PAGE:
The Butler football season ended in November, but, apparently, no one told freshman defensive back Jake Balder and his teammates that.
Balder and his teammates have been training four days a week since season’s end, already preparing hard for next year.
The athletes’ days start at the crack of dawn, where they report to Hinkle Fieldhouse on Sundays, Mondays, Wednesdays and Fridays for their morning weight training.
“I’m in the 6:15 a.m. lifting group,” Balder said. “Today was an upper body day, so we hit that hard for about 45 minutes.”
The lifts are rapidly paced, leaving as little time between sets as possible. Balder said the frantic pace is one of the biggest transitions he has had to make coming out of high school.
“When you’ve got four people in a group and you’re constantly having to change weight, it can get pretty tiring,” Balder said. He then added, grinning, ”But thankfully, I only had two in my group today so we had a bit of a breather.”
After the morning lifts, the team reconvenes at 6:30 p.m. for its off-season conditioning runs in Hinkle, and Balder said “even the warm-ups (for the conditioning) are pretty tough.”
During these workouts, the team breaks off into stations ranging from agility work to sprints, stairs, cardio and everything in between. Each player is expected to get in as many reps per drill as possible to work their “fast-twitch muscles.”
“Everyone is screaming and just trying to get everyone motivated,” Balder said. “It’s a good time and a good way to get us better.”
The drills are sometimes competitive, as teammates will often race each other in several of the activities.
“It’s a great way to push ourselves by making it into a game,” Balder said. “We’re obviously a bunch of competitive guys, so this just makes us work even harder.”
Though the team’s next season does not begin for some time, these workouts are as intense as it gets for the team.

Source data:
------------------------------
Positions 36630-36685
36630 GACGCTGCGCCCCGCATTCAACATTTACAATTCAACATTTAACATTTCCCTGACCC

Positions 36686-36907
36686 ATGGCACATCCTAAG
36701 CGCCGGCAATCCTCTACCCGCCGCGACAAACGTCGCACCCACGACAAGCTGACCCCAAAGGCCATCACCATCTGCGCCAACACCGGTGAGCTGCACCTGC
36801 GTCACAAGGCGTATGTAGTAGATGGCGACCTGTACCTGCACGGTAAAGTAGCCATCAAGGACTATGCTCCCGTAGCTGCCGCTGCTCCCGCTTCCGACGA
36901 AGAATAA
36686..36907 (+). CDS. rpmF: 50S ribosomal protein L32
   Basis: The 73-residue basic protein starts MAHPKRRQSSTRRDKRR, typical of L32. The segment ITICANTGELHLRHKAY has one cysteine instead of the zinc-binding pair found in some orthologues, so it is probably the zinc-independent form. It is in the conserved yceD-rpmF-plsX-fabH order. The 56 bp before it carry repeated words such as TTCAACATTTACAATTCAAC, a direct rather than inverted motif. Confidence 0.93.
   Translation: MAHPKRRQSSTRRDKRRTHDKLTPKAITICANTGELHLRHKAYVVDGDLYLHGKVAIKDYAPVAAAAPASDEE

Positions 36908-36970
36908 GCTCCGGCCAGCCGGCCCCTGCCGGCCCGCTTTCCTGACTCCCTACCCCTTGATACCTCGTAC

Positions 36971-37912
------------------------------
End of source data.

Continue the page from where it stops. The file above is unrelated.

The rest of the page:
“During the season, you are just trying to maintain the strength you built in the summer.” Balder said, “Right now its all about trying to push ourselves to the higher level, and that’s the teams focus really.”
Freshman swimmer Abby Cutler may also need a refresher on what “offseason” means.
The women’s swim season, which started in September, finally wrapped up with the Big East Championships last Saturday, where Butler took sixth.
Cutler spends over two hours a day in the pool drilling, practicing strokes and conditioning, and estimates she swims in the ballpark of three to four miles per practice.
On top of normal practices, the women have “land” practices every Tuesday, Thursday and Saturday morning, focusing on conditioning.
Practice starts with a 40-minute lift in Hinkle, rotating from station to station to do different lifts, Cutler said.
Immediately following the weight training, the team moves on to what Cutler referred to as “dynamic core exercises.”
“It’s basically a lot of planks, push-ups, sit-ups and crunches,” Cutler said. “You just keep moving the entire time. You never stop.”
Immediately following that is the cardio.
“We’ll do running, and we do stairs sometimes,” Cutler said. “But usually it’s just a bunch of running, especially at the beginning of the year.”
Saturday mornings are by far the toughest for the team, Cutler said.
“Saturdays we do threshold sets, which is basically sprinting over a long period of time,” Cutler said. “So it’s like running a seven-to eight-minute race, but you have to do it around 10 times.”
Running more than two miles in 15 minutes can be a work out. To freshman track and field sprinter Lauren DeShaw, that is merely a warm up.
DeShaw and her teammates begin each practice with a 15- to 20-minute run to “loosen up.” Following the run, the team engages in “activation drills” or “active stretching,” which are several stretches designed to stretch the athletes and keep them warmed up at the same time, such as walking knees or lunges. They finish their warm ups with speed drills, which usually consist of exercises like high knees, butt-kickers and stride outs..
Following their lengthy warm up, DeShaw and her teammates break off into their respective events to train for. DeShaw, who runs the 800-meter-event, spends the majority of her practices “sprinting around.”
DeShaw will do two to three miles of sprints depending on the day, and also depending on the type of conditioning they must endure.
According to DeShaw, the most agonizing of the conditioning drills are 600-meter sprints. The sprinters will break up into groups and run around six to nine sets of these, and DeShaw said the later sets can be very difficult.
“They are hard mentally because they are so fast paced, and it you’re pretty much always moving,” DeShaw said, “but it is also kind of physically tough, because 600 meters is such an awkward distance to run for me.”
The team finishes up its practices with a two-mile cool down, putting DeShaw at close to eight miles completed in a typical practice.
“You always have to chug a Gatorade and eat an apple or a granola bar after practice so you don’t die,” DeShaw said.
“It’s a lot of hard work, and, no, it’s not always fun,” DeShaw said, “But it’s what we have to do to get better, so that’s what we are going to do.”